Has your teen or little one brought up the idea of going vegetarian? In the current age of online videos and social media groups, a lot of kids are seeing and learning about animal product processing and are experimenting with the idea of changing what they eat. While it may seem like a silly idea at first, you might want to give it further consideration.
For years, some people have thought that vegetarian and vegan diets may not be healthy enough for children.
A new study published by the Journal of the Academy of Nutrition and Dietetics (AND), says not to worry, vegetarian and vegan diets can be safe and healthy for people of any age.
In fact, several studies show that vegetarians generally have lower risks of obesity and chronic diseases such as type 2 diabetes, heart disease and certain cancers, according to the AND. That includes vegans -- who avoid not only meat and fish, but also all animal products, including dairy.
"No one should doubt that vegetarian diets are safe at all life stages, including infancy, childhood and adolescence," says Susan Levin, one of the report authors and director of nutrition education at the nonprofit Physicians Committee for Responsible Medicine in Washington, D.C.
Levin also noted that studies show children on vegetarian diets eat more fruits and vegetables, and fewer sweets and salty snack foods. They're also less likely to be overweight or obese.
The academy also noted that vegetarian and vegan diets can be safe during pregnancy and lactation. These diets can also be fine for athletes and the elderly, the report said.
While all this information sounds promising, what you include in your vegetarian diet is the key to staying healthy. If you subsist on white rice, Levin pointed out, that might be technically vegetarian, but not nutritious.
So it's important to eat a variety of foods, including a range of whole grains, beans, fruits and vegetables, and nuts and seeds.
Vegetarians and vegan diets do lack one important nutrient found in animal products– vitamin B-12.
According to the AND report, vegans should take supplemental vitamin B12. Vegetarians usually need supplements or B12-fortified foods, too, the group said -- since their dairy intake may not supply enough of the nutrient.
But, Levin said, B12 is the only supplement vegans need. They can get all of their other nutrient needs from food.
Getting enough protein, calcium and iron has been another concern about vegetarian diets and particularly vegan diets. That shouldn’t be a problem, Levin says, as long as you make wise food choices.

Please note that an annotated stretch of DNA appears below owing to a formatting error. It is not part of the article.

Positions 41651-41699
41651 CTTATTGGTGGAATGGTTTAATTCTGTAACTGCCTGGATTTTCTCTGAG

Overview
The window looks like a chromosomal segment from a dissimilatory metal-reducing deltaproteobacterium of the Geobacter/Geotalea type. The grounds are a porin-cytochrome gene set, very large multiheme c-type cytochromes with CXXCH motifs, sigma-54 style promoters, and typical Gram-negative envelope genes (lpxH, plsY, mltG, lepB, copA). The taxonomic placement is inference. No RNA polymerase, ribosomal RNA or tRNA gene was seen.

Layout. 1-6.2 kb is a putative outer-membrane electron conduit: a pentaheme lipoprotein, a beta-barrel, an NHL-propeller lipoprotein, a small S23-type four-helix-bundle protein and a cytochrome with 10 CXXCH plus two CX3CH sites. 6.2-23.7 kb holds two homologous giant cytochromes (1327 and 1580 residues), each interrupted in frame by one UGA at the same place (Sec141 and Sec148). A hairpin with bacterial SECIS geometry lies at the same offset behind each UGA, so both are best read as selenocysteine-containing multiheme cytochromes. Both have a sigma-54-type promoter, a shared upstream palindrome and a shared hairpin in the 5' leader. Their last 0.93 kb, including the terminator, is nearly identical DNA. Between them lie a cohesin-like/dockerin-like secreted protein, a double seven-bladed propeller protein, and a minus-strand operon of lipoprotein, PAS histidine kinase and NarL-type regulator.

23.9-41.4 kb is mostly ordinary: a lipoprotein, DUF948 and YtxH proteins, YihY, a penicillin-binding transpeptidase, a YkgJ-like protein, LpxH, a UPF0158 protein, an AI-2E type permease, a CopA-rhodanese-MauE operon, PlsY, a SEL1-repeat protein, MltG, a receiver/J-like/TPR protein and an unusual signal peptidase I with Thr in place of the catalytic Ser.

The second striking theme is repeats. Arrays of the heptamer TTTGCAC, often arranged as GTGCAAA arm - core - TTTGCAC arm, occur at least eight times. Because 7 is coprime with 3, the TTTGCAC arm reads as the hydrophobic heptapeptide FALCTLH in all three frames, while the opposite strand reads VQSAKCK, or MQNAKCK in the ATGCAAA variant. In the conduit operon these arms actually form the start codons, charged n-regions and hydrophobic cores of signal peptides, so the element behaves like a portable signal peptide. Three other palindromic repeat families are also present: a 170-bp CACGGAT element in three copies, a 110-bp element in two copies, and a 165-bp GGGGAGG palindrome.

The report noted, it's imperative to make wise food choices: Calcium from vegetables like kale, turnip greens and bok-choy is much better absorbed than calcium from high-oxalate vegetables such as spinach and Swiss chard, for example.
As for the potential health benefits, studies have found that vegetarians and vegans tend to weigh less and have lower cholesterol levels than omnivores do. They also tend to have lower risks of high blood pressure, heart disease, type 2 diabetes and certain cancers, such as cancers of the prostate and gastrointestinal tract.
"If there were a pill that did all of that," Levin said, "everyone would be taking it."
Lots of families aren’t necessarily willing to give up all animal products, but would like to cut down on their meat consumption. Vegetarian and vegan recipes can help fill the void on meatless lunch and dinners while offering a nutritious substitute.
The AND report also notes that vegetarian diets are kinder to the environment.
It takes far fewer resources -- land, water, fuel and fertilizer -- to produce a pound of kidney beans than a pound of beef, for example.
"Vegetarian diets leave a lighter carbon footprint," said Levin.
The ADA suggests that families interested in going completely vegetarian or vegan should seek assistance from a registered dietician to help them learn about the various sources of protein and other vital nutrients. Vegetarian cookbooks and classes are also available for families thinking of making a dietary switch. There are also very good informational resources online.
Story source: Amy Norton, https://consumer.healthday.com/vitamins-and-nutrition-information-27/food-and-nutrition-news-316/vegetarian-diets-benefit-people-and-the-planet-717307.html